Save $$ DIY Growth chart !
For those of you with young children, I’m sure you’ve seen the large, wooden growth charts for sale at street festivals and on Etsy. The nice ones are not cheap.
For those of you with grown children, you may remember standing your child by the door frame and marking their growth with the Sharpie marker. Super fun way to record their growth.
For those of you with grandchildren, this is a great present!
And I will tell you how to do it.
The growth charts I liked best on Esty cost about $70 or more. They’d taken a pine board stained it, painted on numbers, the child’s name, and birth info. Then charged $70 plus shipping.
I could do that myself. And for only the cost of the board. I had stain and paint.
So I bought a board. It was 1″ (thick) x 6″ (wide) x 6′ (long). Select Pine: with no knots, no sway or bow.
$18-$20 per board. Mine: $20
My guy and I have four grown children between us. His two have six children between them. My two have three children between them. We have nine grandchildren. The older six are all in school. The younger three are toddlers.
When Jack was one year old, my daughter had asked me about the growth chart. I bought the board and began looking at what color of stain, size of script, and type of font she wanted.
I started with her son’s chart (after all, she’d been the first to ask), with plans to make more for the others if they were interested. There are two boards pictured here, but I only used one.
I sanded the surface front and back and all edges with a palm sander. I used a medium grit for the first pass, followed by a fine grit for the last. I wiped off the dust with a damp rag and let dry 3-4 minutes.
Then, I stained both sides. She wanted this to blend with their furniture, which leans toward dark woods, so I chose a dark walnut.
I didn’t have stain on hand—as I’d thought.
I didn’t have any poly spray for the finish on hand—as I’d thought.
All I had was tape, sand paper, and . . . after avoiding this for a year . . . I wanted to get this done–NOW!
We live nearly an hour’s drive to the nearest Home Depot, so I found myself looking through our local seed & feed store. I couldn’t find the Minwax which I prefer, so I bought another brand. In the future, I’ll go back to Minwax. The substitute worked fine, it’s just the stain color wasn’t as deep. It took me 5-6 coats to get it as dark as I wanted. The shot below shows one coat on the left and four coats on the right.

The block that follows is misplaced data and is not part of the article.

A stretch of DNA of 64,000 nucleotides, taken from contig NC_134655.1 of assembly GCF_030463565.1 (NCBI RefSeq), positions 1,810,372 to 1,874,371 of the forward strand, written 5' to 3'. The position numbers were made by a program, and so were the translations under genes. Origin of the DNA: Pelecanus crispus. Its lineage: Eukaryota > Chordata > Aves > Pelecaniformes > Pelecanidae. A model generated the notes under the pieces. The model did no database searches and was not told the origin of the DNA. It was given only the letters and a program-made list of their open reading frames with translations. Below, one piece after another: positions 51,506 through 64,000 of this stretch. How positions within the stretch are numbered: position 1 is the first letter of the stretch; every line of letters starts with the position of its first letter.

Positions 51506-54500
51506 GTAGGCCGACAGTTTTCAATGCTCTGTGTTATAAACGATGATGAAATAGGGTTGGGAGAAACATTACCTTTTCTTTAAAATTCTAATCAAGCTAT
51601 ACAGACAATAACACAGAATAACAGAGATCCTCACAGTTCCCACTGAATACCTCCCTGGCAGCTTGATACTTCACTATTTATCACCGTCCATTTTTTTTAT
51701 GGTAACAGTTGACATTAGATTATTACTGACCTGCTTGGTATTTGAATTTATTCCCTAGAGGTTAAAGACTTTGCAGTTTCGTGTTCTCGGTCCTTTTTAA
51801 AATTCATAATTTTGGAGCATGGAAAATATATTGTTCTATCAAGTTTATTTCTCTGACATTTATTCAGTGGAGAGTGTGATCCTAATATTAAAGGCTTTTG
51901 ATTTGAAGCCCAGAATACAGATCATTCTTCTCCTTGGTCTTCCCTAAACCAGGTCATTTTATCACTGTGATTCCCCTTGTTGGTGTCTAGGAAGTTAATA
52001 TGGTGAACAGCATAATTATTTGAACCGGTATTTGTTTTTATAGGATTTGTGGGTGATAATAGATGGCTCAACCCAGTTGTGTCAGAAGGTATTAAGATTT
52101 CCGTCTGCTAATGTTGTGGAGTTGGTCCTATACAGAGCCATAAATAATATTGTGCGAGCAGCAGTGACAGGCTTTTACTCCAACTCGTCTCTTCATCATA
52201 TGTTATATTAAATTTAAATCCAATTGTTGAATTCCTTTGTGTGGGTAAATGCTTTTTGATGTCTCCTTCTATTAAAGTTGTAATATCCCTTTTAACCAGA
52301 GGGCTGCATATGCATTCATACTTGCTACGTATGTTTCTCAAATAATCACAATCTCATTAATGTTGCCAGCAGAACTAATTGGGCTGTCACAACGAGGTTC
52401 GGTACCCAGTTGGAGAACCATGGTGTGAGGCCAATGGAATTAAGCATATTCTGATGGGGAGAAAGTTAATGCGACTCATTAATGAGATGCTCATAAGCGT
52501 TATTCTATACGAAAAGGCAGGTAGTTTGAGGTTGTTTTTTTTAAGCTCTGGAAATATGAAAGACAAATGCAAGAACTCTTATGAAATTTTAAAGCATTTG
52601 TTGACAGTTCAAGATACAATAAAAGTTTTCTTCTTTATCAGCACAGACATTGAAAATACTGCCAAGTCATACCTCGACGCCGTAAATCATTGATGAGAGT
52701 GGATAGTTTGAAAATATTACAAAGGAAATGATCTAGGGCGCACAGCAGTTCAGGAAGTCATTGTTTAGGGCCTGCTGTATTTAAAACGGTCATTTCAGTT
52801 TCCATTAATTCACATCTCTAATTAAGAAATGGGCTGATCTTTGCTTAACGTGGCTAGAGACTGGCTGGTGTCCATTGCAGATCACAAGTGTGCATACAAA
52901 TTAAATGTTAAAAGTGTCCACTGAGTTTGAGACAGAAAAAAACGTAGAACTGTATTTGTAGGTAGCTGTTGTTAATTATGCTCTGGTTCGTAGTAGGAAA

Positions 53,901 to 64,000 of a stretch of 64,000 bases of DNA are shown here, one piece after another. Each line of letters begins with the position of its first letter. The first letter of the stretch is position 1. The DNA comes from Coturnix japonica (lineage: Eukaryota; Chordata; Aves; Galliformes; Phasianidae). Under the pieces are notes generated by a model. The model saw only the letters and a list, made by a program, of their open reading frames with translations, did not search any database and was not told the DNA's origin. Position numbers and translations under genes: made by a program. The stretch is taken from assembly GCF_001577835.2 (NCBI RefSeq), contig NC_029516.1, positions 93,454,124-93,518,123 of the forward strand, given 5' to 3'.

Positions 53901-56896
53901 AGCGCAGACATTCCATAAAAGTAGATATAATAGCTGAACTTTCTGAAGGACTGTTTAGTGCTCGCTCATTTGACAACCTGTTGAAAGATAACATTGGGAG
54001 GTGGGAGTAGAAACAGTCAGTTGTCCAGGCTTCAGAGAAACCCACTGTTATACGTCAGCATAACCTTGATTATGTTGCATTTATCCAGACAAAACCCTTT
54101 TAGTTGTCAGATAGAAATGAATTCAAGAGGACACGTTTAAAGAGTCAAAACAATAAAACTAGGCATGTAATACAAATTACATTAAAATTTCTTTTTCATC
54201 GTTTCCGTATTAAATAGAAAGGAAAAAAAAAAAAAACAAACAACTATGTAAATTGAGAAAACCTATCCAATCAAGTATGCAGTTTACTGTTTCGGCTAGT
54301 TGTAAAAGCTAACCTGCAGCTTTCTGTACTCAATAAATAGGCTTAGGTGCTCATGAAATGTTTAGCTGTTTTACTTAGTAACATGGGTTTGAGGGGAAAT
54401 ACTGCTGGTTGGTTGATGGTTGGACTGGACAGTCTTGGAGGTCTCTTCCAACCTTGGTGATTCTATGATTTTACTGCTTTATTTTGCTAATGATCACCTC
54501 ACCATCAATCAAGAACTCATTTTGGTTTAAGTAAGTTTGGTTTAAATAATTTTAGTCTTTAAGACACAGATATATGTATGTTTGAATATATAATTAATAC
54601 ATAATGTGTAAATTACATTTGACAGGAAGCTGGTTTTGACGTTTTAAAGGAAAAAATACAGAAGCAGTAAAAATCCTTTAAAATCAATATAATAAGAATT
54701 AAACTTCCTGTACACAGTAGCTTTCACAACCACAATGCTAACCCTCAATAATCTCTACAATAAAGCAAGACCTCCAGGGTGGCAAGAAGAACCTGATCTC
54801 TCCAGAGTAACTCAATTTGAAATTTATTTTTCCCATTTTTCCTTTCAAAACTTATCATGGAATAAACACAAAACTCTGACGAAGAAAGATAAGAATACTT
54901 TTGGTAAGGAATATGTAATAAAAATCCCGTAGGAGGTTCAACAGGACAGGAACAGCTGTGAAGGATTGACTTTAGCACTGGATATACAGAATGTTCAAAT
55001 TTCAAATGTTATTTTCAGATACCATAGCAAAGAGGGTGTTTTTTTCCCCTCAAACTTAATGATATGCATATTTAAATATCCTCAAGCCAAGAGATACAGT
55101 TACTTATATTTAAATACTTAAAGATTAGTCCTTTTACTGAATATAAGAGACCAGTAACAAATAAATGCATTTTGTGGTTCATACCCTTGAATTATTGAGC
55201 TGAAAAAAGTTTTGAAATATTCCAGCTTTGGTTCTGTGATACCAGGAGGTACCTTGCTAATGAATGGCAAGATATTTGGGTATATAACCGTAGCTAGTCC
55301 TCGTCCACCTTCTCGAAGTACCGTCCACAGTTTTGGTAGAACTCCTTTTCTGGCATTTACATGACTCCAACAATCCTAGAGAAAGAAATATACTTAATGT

Next, I marked off for feet and inches. I used blue painters tape that was 1″ wide.
I taped marks for each foot, quarter-foot, and inch. I made the foot marks longest, then the quarter-foot marks a little shorter than the foot marks, and the inch marks were the shortest. I’d tell you exactly how long each mark was, but I’ve already delivered this to Jack, so can’t measure. My foot marks were about 2 inches long. The inch marks were about one inch long. The board is six inches wide. Just look at how you want yours to fit best and go with what you like.
I started the first inch mark at the bottom since the board would be mounted on the wall six inches from the floor, well above the width of most baseboards. As you will see below, that end of the board will actually be 6 inches from the floor.
Important to note: See how I wrapped the mark lines around the edge? That’s a more professional look, I think. Also, look at the corners of the wood itself. I sanded those pretty well. Not so deeply they became beveled, but took the sharpness of the edges off. I like that better, too.
I used a Sharpie Paint Pen I picked up at Hobby Lobby to makes the black marks on the stained wood. I bought peel off, stick on script there as well for the text. They have a lot to choose from, but getting the font I wanted for the numerals was more difficult. I looked at Staples, Office Depot, Target, and finally found what I wanted at Michael’s. It was a stencil I traced at each foot mark.
I first used the Sharpie Paint Pen for the numerals, but it didn’t fill in like I wanted. It looked liked it had been colored. I pulled out some acrylic paints I have and hand-painted each number in black. It turned out perfect.
For the script, I used two different fonts and colors. Cut out the individual letters you’ll need for your text and carefully place it on your board. I used a level to tape more blue painters tape so my text was even and level.
Jack was 19″ long when he was born. His birth date is even with the 19″ mark above. I gave her a Sharpie Paint Pen in white to record his future growth.
After everything had a chance to dry, I sprayed it with flat polyurethane. The back received two coats with a light, steel wool (#0000 grade) sanding in between. The front received four coats with a light sanding in between the first three coats. I had trouble with Jack’s “J” coming unstuck on one tip. I pressed it down with my finger and resprayed a touch of poly to hold it. It worked well.
Now for the cost. After everything I had to buy: pine board (Select grade), stencils, stains, spray poly, and pens…I had about $70 in my project.
She’d asked me for this when he was 1. It took 3 days from start to finish to get it made and let things dry. Plus I had to keep going to the store to get something I thought I already had.
Overall? It cost me $70 and took me 1 year and 3 days. I could order one on Etsy for $70 and get it in a week.
But!! Jack has a growth chart that says, “With love from Grandpa and Zu-Zu” on the back.
Until next time. Be sweet!